But this is where I went wrong - I secured the head of the scissors firmly fore-and-aft but in order to do so I moved it forward one foot. This meant that the feet of the scissors were just held in place by friction. I had a strap pulling the mast down onto the scissors and I thought this would provide sufficient friction to hold everything in place. Wrong! Some time on the journey one of the scissor legs moved and the scissors collapsed. This caused the mast to bounce up and down on the rear edge of the companionway hatch. Downward movement is limited by the washboards but I need to check that his hasn't damaged the hatch.

Needless to say, I will be securing the feet of the scissors next time (as I now realise I was being advised to do).

I have a Land Rover and I appreciate that this is not going to be much use to most people. But a front trailer hitch has been so useful I really must share it with you.

I bought a removable one from Simmonites:

The boat was in a really tight space, with not much room on either side and another large (immovable) boat directly in front. Normally I'd put the tow hitch on my side so I could see both sides of the trailer. But on this occasion the only way to get a good angle was to put it on the left side. I'm pleased to say that it came out first time! I don't see how I could have done this on my own by reversing up to the trailer - there just wasn't enough room.

It came in useful when I got the boat home and manouevred it into another tight spot.

I'm sure my reversing skills will develop in time but in the meantime this piece of kit is going to make life a lot easier (and save a crinked neck).

I'm not sure if I'm allowed to recommend a tradesman but here goes...

Tony was very good. He answered my initial email enquiry almost immediately (at 8pm). I sent him some photos of the trailer and he reassured me that it didn't look too bad. I later found out that he used to work for Indespension building boat trailers and knew all about my Roller Coaster 1. He gave me an estimate for the work which turned out to be accurate. He is cost-conscious and suggested several ways I could save money.

The boat was 250 miles away from me in the Bosham car park boat park so I told him where the boat was and we fixed a date for him to do the work. In the end I was able to make it down by midday but Tony would have emailed me photos of the finished job with the invoice if I couldn't have made it in time. You can pay him by phone (using a credit card) or by direct bank transfer.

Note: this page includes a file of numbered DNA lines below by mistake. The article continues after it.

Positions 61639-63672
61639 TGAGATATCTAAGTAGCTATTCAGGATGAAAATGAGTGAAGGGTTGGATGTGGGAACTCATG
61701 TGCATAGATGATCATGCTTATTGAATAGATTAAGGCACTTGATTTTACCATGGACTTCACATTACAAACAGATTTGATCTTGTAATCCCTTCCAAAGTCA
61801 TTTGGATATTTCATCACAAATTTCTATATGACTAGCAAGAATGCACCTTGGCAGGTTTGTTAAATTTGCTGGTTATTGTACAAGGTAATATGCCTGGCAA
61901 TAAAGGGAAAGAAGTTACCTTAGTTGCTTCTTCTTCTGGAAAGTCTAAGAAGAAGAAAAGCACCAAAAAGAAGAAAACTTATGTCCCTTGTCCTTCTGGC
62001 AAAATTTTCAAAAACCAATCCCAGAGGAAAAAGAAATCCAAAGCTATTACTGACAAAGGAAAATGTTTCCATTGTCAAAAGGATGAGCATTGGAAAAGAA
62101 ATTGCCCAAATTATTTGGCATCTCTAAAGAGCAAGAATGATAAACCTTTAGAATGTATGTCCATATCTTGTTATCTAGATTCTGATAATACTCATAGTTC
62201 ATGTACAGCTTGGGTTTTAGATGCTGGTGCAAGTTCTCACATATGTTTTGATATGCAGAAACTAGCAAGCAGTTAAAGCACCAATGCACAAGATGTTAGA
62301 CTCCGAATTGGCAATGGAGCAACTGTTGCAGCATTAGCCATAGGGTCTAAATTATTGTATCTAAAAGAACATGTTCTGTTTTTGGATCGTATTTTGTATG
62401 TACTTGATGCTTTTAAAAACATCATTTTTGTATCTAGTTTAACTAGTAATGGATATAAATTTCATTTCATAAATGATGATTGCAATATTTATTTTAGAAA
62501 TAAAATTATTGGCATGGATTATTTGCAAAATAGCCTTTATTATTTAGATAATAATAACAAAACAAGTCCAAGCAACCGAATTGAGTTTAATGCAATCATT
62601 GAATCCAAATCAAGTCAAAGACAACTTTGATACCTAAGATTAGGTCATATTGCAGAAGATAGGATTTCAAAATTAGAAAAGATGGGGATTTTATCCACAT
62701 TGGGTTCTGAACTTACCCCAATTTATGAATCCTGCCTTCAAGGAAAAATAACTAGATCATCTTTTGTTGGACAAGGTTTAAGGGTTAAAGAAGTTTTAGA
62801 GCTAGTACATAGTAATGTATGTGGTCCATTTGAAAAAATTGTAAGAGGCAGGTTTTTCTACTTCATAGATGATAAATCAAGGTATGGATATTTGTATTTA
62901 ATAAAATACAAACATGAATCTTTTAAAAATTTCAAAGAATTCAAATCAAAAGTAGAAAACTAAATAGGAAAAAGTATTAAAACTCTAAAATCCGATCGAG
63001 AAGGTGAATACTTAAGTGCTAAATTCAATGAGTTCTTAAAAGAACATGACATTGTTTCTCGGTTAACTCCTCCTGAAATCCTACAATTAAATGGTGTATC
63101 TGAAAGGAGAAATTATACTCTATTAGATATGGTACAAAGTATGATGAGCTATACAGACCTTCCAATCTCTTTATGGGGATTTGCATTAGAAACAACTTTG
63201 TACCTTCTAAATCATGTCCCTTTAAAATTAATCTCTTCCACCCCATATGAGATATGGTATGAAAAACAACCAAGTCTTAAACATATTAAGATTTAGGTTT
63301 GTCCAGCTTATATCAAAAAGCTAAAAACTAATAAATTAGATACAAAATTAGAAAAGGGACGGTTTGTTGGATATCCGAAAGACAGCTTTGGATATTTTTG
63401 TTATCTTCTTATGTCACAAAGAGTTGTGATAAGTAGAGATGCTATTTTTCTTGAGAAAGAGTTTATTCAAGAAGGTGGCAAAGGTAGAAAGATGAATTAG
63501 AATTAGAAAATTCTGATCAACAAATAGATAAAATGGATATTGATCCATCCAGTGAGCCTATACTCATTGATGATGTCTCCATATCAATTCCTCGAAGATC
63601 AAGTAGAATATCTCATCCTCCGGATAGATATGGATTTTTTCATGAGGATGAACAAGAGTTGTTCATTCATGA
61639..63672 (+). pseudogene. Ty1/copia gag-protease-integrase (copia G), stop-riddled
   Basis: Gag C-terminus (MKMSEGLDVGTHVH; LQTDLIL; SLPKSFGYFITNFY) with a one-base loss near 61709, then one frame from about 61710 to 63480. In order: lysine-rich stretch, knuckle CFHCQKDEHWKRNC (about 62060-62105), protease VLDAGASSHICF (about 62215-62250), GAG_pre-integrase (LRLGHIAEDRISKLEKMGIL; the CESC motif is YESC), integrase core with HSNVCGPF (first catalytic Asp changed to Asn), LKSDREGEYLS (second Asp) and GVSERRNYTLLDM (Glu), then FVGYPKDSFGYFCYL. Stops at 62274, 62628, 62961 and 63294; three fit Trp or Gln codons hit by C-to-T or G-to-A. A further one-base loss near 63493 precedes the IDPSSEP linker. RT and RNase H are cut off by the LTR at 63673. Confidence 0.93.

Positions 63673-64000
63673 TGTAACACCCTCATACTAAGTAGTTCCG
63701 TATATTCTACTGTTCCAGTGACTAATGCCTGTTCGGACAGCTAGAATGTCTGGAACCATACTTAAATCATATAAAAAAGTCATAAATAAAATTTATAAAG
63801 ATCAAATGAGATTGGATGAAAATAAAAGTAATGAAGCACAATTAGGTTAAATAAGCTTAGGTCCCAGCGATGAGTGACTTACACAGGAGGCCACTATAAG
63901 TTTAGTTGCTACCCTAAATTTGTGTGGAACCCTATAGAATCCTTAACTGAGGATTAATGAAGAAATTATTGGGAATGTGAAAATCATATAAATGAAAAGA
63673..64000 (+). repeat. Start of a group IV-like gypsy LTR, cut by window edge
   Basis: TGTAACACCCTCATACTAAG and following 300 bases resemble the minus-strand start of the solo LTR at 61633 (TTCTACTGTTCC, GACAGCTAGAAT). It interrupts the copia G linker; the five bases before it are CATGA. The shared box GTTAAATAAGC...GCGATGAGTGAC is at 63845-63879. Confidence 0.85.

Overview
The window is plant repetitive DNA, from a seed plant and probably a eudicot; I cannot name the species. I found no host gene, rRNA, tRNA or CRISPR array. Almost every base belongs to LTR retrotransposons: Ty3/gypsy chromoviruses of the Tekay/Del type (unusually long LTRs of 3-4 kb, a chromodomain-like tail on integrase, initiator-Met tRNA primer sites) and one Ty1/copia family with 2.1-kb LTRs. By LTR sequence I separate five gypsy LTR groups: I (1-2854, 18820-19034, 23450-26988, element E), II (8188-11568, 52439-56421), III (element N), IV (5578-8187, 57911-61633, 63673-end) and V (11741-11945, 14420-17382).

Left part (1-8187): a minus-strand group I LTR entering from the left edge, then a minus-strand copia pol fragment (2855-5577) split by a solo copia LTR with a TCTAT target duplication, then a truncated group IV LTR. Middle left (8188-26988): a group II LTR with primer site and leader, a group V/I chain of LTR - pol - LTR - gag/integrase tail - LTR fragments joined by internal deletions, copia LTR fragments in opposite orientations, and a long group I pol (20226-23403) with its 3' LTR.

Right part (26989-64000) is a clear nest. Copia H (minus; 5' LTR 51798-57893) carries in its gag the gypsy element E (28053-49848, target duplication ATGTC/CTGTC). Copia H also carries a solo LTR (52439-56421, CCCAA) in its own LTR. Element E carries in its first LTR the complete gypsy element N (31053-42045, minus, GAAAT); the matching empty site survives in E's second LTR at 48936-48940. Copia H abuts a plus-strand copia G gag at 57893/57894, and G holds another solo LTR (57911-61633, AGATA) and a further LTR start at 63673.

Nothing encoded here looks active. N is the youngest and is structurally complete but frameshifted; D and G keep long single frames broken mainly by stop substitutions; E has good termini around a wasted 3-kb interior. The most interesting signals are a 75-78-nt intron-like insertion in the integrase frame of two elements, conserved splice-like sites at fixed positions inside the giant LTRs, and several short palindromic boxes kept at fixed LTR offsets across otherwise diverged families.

Whilst he was working, we got chatting and loads of useful trailer advice came my way (see "Tyres" above).

Tony is a really nice guy and knows his stuff. So if you're anywhere between Southampton and Dover, and need your trailer fixing, I can thoroughly recommend him.

New tyres were definitely needed as they were 17 years old (I read the dot codes) and had several splits.

They were marked "155R12 76c". This seemed rather an odd code and so I assumed, given the age of the tyres, that it was an obsolete code. I did my research (on this forum and on the wider internet) and ordered three 155/70 R12 tyres (8 ply, very popular on modern vans).

My friendly trailer repair man (see next post), when I casually told him, remarked that 155R12 tyres were indeed the correct ones (of an old design, they were once very popular on 1300 Commer vans). He pointed out that a 155/70 R12 tyre had a much lower profile than the 155R12 which would result in much reduced ground clearance for the trailer rear swing beam. I hurriedly made a grovelling phone call to the tyre shop and they ordered the correct tyres for delivery the next day. Phew.

These are relatively unusual tyres so I'm glad I've got a new spare as well.

Needless to say, I now know a lot more about tyre codes than I did a week ago!